I don’t want to be a hypocrite; I appreciate getting into my car and getting somewhere quickly. I just wonder if the notion that experts can tweak roads and drivers to make a safer world is really the answer. Maybe cars make us violent, encouraging us to defy nature at every turn and press of the pedal.
This wasn’t my intended “Little Old Lady” post for today. I was going to write a funny post, invoking a different aspect of my aging self. I’ll do that next week.
Y’all come back for a Little Old Lady Knock Knock Joke, okay? Until then, please drive safely.
Americans love their automobiles. Cars and Happy Motoring symbolize this country and its citizens; one car, one person has been our transportation model for 50-60 years. Speed, conquering the open spaces, and traffic fatalities are an American way of life.
I remember when Mrs. Dickinson was killed and I never drive through that intersection without thinking about it.
Automobile deaths in this country have consistently stayed above 30,000, peaking at 54,589 in 1972. Last year, traffic deaths sat at 34,080, an increase of 5.3 percent after six years of declines. Most of these could be avoided, as they are attributable to driver error. Cars and carnage go together and there has been a tremendous number of deaths since statistics have been compiled. No one bats an eye about it.
Google is attempting to address this and perhaps change the landscape (literally) with a prototype for a self-driving car. There is a fascinating New Yorker article by Burkhard Bilger about the work and research to launch a car that would drive itself. The article delves into the myriad issues and potential snares, but it also shows how this might change the way Americans travel.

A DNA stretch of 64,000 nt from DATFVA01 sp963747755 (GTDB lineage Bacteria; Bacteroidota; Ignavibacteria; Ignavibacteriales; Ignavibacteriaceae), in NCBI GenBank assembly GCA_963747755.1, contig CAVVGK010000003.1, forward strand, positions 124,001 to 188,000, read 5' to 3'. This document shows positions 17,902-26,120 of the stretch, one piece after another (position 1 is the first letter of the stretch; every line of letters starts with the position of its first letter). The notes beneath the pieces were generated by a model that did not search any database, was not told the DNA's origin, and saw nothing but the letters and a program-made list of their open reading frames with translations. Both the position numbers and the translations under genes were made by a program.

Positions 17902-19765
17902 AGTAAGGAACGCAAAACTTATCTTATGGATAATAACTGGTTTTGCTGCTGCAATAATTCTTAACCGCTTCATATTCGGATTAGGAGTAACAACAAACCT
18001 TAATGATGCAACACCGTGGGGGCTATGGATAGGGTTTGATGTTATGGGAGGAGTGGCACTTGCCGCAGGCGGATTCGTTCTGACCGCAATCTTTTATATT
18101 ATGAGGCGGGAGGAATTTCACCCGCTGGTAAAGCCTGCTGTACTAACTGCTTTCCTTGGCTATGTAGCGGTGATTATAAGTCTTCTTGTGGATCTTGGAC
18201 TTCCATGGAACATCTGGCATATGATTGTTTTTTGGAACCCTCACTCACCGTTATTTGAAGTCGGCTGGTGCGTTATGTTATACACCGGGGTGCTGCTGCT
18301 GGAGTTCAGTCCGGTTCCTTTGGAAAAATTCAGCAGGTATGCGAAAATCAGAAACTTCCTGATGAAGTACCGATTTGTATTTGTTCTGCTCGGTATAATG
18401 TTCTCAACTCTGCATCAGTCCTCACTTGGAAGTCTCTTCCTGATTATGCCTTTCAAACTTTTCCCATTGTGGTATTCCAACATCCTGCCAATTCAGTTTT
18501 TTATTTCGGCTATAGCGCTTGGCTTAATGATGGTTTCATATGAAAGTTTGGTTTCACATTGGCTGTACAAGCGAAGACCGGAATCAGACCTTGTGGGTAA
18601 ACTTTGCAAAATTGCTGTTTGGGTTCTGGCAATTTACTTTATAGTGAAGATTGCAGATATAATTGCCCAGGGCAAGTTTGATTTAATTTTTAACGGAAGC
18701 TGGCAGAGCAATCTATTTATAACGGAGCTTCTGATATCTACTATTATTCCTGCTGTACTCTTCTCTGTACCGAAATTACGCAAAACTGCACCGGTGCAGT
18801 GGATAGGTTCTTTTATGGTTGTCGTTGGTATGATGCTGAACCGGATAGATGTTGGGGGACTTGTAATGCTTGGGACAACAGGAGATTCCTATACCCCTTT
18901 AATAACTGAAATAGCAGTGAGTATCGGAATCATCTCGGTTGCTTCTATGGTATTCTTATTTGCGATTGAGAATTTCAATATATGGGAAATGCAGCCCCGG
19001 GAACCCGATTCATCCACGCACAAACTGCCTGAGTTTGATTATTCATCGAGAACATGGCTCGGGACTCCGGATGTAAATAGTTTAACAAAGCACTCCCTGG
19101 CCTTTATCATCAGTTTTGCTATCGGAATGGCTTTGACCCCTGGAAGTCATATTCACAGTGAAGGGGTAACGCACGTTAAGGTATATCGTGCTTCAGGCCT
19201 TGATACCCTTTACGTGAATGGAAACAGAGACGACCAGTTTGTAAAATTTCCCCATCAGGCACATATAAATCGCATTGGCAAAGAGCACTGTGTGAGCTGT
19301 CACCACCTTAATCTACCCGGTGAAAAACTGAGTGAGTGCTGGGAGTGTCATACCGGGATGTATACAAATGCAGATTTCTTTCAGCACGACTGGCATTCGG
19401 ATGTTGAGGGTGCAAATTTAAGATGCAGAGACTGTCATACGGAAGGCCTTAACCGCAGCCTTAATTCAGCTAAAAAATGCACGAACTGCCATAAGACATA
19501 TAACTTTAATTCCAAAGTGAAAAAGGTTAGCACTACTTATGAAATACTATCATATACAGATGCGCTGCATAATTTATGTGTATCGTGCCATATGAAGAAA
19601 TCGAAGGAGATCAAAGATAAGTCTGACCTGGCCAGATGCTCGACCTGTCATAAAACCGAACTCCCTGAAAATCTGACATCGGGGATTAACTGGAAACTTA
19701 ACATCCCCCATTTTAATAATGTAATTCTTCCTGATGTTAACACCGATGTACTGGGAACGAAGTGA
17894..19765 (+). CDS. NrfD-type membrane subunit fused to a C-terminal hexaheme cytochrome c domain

Interestingly, the share of people in their teens, 20s and 30s with driver’s licenses has been dropping significantly. I’m not sure why this is. Some suggest that getting a driver’s license is no longer the teenage rite of passage it once was.
Researchers are at counterpoints regarding the trends. One camp says the changes are almost entirely linked to the economy. In a few years, when the economy recovers, they believe driving will probably bounce back. Others believe this could be long-term structural change taking place, as younger people view the automobile differently than our generation and our parents’ generation did. This will be interesting to follow.
Obviously, we have a family member in Mark, who doesn’t own a car, runs to work, and uses public transportation. What would happen if more of us were able to get rid of our cars?
I wonder, statistically, what the break down of “young’uns” without licenses has to do with them staying in college longer, prolonging job entry due to a lack of jobs, etc. There is no economic incentive for car manufacturers to market vehicles to them.
I’d take some additional rail service to a driver-less car any day.
I never personally met her, I don’t recall if I did. But I knew and very much liked both of her boys ( and still do) and I never fail to think of her whenever I go through that intersection.